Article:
Hawaii’s Senate has approved a bill that would legalize adult-use cannabis, sending it to the state’s House of Representatives for consideration.
The bill, which passed 22-3 in the Senate vote Tuesday, will allow for the personal use of small amounts of cannabis by adults who are at least 21. It also would create a licensing program for cultivators, manufacturers and retailers of cannabis products.
The bill also allows for the expungement of arrest and conviction records related to the possession or distribution of marijuana.
Hawaii began allowing medical cannabis patients to grow their own plants in 2000 and launched its medical dispensary program 15 years later. In 2019, Hawaii attempted to legalize adult use, but a bill did not make it out of the House of Representatives. The state decriminalized possession of three grams or less in 2020.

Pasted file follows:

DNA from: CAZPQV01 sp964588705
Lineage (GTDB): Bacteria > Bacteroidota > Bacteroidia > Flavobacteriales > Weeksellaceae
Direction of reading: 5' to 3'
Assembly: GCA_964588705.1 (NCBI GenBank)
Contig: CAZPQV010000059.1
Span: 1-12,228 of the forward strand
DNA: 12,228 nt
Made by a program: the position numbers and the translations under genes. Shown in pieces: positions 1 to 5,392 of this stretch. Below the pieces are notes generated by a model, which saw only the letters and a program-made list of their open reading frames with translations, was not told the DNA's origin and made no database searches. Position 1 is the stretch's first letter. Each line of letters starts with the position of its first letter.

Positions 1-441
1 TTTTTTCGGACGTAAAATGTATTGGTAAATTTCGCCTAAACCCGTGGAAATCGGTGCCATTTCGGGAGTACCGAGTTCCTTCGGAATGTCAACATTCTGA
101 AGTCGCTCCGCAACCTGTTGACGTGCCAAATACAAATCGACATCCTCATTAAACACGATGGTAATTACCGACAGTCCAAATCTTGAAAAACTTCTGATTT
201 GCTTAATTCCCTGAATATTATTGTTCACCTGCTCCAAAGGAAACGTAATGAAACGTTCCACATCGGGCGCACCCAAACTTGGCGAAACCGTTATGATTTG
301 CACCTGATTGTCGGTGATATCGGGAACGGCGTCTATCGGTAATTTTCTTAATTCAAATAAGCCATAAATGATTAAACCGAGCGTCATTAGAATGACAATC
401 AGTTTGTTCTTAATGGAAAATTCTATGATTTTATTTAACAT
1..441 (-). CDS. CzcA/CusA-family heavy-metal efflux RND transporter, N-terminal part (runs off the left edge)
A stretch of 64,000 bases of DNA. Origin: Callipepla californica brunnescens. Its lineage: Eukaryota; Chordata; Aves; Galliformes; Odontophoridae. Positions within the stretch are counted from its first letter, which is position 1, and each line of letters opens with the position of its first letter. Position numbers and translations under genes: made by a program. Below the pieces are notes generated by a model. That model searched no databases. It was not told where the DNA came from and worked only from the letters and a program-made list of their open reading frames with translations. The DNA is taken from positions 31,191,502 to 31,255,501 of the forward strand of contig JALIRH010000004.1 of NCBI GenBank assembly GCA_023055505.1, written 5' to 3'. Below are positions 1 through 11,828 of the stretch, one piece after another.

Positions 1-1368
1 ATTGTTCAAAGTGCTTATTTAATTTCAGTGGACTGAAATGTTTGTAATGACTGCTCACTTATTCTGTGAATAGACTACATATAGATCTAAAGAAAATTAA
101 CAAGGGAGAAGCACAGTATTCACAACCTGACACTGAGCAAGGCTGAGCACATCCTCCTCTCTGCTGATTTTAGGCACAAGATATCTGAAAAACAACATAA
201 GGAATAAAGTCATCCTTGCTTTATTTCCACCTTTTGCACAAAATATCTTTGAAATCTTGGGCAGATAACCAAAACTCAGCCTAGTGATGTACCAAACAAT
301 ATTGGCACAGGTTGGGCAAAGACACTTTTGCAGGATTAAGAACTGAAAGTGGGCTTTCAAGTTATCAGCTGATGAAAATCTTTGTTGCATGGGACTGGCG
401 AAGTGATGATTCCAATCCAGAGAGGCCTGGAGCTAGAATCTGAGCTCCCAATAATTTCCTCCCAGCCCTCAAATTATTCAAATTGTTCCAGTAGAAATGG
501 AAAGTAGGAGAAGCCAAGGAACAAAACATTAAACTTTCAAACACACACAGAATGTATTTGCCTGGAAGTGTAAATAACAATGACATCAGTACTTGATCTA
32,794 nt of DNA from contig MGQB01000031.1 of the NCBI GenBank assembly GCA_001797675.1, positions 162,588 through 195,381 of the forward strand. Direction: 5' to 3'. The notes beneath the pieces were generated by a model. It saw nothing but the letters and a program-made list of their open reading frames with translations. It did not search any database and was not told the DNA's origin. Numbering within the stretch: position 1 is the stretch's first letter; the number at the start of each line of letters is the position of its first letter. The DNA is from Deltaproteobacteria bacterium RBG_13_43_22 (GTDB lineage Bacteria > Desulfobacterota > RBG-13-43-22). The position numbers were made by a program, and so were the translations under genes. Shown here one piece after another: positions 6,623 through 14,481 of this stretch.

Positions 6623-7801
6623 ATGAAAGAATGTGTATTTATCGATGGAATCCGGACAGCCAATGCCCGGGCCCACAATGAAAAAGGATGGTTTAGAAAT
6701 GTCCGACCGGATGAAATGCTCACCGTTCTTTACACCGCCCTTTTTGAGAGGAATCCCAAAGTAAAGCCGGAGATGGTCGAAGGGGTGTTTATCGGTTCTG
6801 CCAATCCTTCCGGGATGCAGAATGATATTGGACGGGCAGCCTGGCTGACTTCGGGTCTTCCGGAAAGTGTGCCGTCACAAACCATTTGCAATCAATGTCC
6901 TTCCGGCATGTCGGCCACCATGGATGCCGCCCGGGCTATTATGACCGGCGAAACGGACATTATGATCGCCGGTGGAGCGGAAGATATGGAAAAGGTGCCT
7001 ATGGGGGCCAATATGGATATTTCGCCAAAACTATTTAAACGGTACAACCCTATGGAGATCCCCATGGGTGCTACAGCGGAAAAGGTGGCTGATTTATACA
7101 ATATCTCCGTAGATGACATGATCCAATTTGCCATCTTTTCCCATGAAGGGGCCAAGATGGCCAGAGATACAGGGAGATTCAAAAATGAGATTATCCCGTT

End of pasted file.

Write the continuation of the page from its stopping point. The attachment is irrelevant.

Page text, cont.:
Delaware’s House of Representatives also voted Tuesday to send an adult-use cannabis legalization bill to the state’s Senate, marking a second attempt in less than a year by the state’s legislature. The 2023 bill, introduced in January by Rep. Ed Osienski, has a companion bill that would create a framework for production, manufacture and sale of cannabis and cannabis products.
In May 2022, Delaware Gov. John Carney vetoed a cannabis legalization bill that had cleared the state’s legislature. Delaware’s House of Representatives then failed to reject Carney’s veto in June.
Delaware legalized use of medical cannabis in 2011, and its first clinic in 2015.
Meanwhile, nearly 62% of voters in Oklahoma rejected an initiative to legalize adult-use cannabis in a special election Tuesday. Just over 566,000 votes were cast, representing approximately a quarter of the state’s eligible voters.
The state began permitting the sale of CBD oil manufactured from industrial hemp in 2015. Oklahoma legalized medical cannabis in 2018.
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